but usually I find appending comments to 4-year old postings is hopeless. I came to look at your blog after following some of the discussion on Scientia Salon discussed in "#Mysticism, refudiated"

I'd like to get my blog as well organized -- need to learn how to do something like that "Labels" column you have.

Getting to the point, long ago I concluded that Smith's use of "Invisible Hand" was pretty incidental, and that later readers (esp. a certain early editor/interpretor of Smith) turned it into mystical claptrap which it was never intended to be.

I wrote in response to reading Emma Rothschild's book Economic Sentiments (largely an argument on just that thesis):

An "Invisible Hand Explanation" seems to me to be a non-explanation; at best an assertion that something orderly is going on but we don't know why; at worst, an oracular pronouncement that such things are not for mere mortals to understand. Also, there is maybe an implication that the supposed orderly process is a good thing and should be left alone... It is indeed true that some things are working working pretty well, and the onus is on anyone who would "fix" them, to show they know what they're doing. Sometimes market-type arrangements work very well, but if there were general agreement that they always work well in all circumstances, there'd be no need for such a mystifying emblem to represent them.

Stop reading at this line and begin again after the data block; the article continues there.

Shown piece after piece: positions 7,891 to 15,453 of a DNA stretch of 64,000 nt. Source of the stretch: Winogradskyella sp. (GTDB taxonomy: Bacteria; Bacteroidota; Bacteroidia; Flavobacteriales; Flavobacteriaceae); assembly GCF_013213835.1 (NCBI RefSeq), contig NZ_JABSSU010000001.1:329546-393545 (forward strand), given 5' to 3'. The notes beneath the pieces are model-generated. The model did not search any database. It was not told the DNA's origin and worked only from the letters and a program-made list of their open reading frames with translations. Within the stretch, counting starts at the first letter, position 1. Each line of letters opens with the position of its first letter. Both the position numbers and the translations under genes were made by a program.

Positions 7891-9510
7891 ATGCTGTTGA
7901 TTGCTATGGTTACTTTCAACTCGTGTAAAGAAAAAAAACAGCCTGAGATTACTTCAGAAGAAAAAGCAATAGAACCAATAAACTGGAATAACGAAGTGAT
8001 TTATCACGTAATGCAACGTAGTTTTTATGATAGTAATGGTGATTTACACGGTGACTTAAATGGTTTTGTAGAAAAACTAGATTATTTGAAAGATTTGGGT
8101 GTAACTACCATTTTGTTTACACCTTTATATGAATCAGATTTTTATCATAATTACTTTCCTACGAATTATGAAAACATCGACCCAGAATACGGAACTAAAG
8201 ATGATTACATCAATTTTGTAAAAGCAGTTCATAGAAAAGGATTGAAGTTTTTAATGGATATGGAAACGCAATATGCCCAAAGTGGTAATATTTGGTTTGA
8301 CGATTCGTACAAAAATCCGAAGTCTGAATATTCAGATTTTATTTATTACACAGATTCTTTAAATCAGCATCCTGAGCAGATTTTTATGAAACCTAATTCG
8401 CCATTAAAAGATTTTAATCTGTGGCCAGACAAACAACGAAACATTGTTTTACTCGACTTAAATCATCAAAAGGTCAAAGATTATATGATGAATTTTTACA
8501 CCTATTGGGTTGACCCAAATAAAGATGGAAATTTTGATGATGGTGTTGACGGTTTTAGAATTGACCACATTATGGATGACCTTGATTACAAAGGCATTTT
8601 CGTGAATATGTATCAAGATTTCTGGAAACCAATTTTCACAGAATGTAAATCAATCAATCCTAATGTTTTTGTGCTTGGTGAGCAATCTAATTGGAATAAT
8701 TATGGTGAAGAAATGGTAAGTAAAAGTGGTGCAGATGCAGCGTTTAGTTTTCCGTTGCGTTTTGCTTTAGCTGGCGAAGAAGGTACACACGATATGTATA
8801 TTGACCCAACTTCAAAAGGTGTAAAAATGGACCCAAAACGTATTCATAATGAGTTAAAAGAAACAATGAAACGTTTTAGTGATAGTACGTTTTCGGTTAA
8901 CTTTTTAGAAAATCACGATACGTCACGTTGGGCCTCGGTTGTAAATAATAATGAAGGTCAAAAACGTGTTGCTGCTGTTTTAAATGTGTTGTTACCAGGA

As presented by Prof. Rothschild, Adam Smith was far from recommending construal of the world as a great exchange and price-calculating machine, indifferent to the intentions (or "sentiments") of the individuals in that world. Smith seemed to distrust large institutions in general, not just government.

Amartya Sen has also said a lot on the topic including his quip "Some men are born small; others attain smallness, but Adam Smith had smallness thrust upon him". Somewhere on the web is a 1-hour lecture by Sen on this point.

Prof. Rothschild and Sen have been married since 1991 so the rescue of Adam Smith from his dogmatic followers seems to be a joint project of theirs.

I might go on in hopes of starting a dialogue; You seem well protected from random emailers or I'd have started off that way.

Anyway, Best Wishes, Hal Morris (I'm the guy who says There is no god, and the Cat in the Hat is his prophet -- well sort of something like that).